- Uber is pressing for an end to TfL background checks on minicab drivers, raising the risk of a return to the days when cab sexual assault was common (page 45).
- Many claims made by Uber about its UK drivers’ incomes and its impact on London congestion are wrong (pages 55, 62-3).
- During the day, black taxis’ main disadvantage is on predictability and convenience, not price. For short journeys in inner London, the most common black taxi ride, fares are not much more expensive than Uber’s. According to surveys conducted for the report, what Uber customers preferred over black taxis was the predictability of the fare and the car’s arrival, and the fact that no cash had to change hands (page 26).
- At night, and on longer journeys at all times, black taxi fares are much less competitive – typically double the Uber fare. Even 48 per cent of taxi drivers themselves thought they were too high (page 31).
- Only two-thirds of black cabs are bookable through any app. The largest single app, Gett, only covers about half of cabs and an estimated 8,500 vehicles are not on any app at all (page 28).
- The Knowledge continues to have real practical value. It delivers faster journeys than GPS and has also proved its worth in weeding out unsuitable individuals from the profession of taxi-driving (pages 19-21).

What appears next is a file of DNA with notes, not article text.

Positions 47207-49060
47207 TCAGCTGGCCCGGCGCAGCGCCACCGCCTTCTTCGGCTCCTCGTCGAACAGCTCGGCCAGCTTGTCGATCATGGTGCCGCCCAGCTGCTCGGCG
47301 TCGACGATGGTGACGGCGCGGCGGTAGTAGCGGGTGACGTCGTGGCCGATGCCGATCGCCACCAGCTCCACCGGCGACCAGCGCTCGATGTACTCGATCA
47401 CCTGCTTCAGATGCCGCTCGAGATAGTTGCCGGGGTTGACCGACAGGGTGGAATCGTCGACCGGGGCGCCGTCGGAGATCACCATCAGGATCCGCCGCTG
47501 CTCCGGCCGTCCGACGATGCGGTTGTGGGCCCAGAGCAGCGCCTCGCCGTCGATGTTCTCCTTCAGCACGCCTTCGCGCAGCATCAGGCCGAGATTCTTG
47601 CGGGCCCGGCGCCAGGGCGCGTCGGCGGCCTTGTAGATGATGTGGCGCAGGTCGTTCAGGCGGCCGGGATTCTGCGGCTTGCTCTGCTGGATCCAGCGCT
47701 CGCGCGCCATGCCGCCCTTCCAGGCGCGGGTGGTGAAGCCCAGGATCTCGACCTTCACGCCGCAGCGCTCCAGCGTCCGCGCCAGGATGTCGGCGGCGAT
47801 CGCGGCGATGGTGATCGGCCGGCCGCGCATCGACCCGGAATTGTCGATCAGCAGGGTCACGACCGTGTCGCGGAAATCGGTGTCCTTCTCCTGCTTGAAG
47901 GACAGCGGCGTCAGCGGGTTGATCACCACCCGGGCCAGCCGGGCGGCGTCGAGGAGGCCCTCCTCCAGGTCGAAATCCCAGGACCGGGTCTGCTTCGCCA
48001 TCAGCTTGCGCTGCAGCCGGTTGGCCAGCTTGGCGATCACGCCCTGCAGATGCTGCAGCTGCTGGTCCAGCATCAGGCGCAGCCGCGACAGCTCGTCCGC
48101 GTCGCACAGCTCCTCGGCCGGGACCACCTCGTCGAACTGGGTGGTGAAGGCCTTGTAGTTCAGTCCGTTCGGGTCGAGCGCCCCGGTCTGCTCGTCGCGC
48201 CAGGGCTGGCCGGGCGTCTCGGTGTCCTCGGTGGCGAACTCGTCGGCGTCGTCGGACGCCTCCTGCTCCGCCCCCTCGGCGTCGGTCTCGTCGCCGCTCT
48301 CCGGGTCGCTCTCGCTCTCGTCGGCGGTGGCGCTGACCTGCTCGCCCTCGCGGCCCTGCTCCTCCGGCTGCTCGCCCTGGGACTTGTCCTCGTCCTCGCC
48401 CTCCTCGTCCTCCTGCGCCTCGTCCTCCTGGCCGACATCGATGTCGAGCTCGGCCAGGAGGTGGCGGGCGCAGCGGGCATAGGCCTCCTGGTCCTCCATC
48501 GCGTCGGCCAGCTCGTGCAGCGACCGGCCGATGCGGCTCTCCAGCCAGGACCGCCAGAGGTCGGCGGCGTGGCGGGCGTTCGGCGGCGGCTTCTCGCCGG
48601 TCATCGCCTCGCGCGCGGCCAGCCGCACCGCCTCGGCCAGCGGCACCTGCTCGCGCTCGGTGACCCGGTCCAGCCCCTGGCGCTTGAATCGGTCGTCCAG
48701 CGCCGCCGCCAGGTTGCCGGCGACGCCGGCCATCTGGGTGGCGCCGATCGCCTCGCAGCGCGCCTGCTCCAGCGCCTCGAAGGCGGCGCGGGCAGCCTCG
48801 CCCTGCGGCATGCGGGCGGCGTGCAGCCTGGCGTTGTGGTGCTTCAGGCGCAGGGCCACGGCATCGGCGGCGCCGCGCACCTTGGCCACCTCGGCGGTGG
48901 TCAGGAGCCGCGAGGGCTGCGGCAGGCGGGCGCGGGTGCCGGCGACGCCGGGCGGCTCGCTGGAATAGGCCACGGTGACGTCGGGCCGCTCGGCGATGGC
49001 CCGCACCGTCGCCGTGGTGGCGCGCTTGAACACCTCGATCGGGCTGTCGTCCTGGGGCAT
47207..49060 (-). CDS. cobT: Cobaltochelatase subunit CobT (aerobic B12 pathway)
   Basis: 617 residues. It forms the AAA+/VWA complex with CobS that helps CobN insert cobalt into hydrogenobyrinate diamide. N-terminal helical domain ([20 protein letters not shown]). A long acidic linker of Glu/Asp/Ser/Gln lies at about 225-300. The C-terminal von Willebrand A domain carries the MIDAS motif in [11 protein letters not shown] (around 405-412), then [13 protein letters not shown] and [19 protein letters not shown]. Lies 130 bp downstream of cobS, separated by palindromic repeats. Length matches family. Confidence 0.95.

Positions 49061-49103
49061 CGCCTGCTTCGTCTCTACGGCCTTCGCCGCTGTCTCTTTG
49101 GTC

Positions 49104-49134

The report recommends:
- Tariff 3, the premium night (10pm- 5am) black taxi tariff, which is up to 60% higher than daytime fares, should be abolished. Tariff 4, the premium tariff for all journeys over six miles, should apply only over 12 miles. Consideration should also be given to abolishing the shoulder Tariff 2, about 25% higher than daytime fares, which applies mid-evening and all day at weekends.
- Weekday daytime fares (Tariff 1) do not need to be reduced. But there should be more compulsory flat fares, including from Heathrow to central London, and guaranteed maximum fares.
- A universal black taxi app should be created and all black cabs should take part. They could still accept street hails or phone bookings in the current way.
- The Knowledge and the standards of vehicle should not be diluted.
- Black cabs should recognise that the aggressive lobbying by an “ultra-conservative minority” for everything to stay exactly as it was is unrealistic and alienates potential users.
- Uber London’s five-year private hire operator’s licence expires in May 2017. The Mayor should renew it only on condition that Uber London agrees to pay either full UK tax, including VAT, or a contribution to TfL equivalent to its share of the cost of using the capital’s roads.
- The Mayor should also impose a requirement that Uber limit its drivers’ hours to 12 a day, as Uber in New York already has done.
- The legislation allowing this is sections 3 (3) (b) and 3 (4) of the Private Hire Vehicles (London) Act 1998, which gives the licensing authority, TfL, power to impose “such conditions as may be prescribed and such other conditions as the licensing authority may think fit” before granting a London operator’s licence.
- The reference in the original 1998 Act is to the Secretary of State, but following the establishment of the London mayoralty this was changed to the licensing authority, TfL, by the Greater London Authority Act 1999, see http://www.legislation.gov.uk/ukpga/1998/34/section/3#commentary-c952118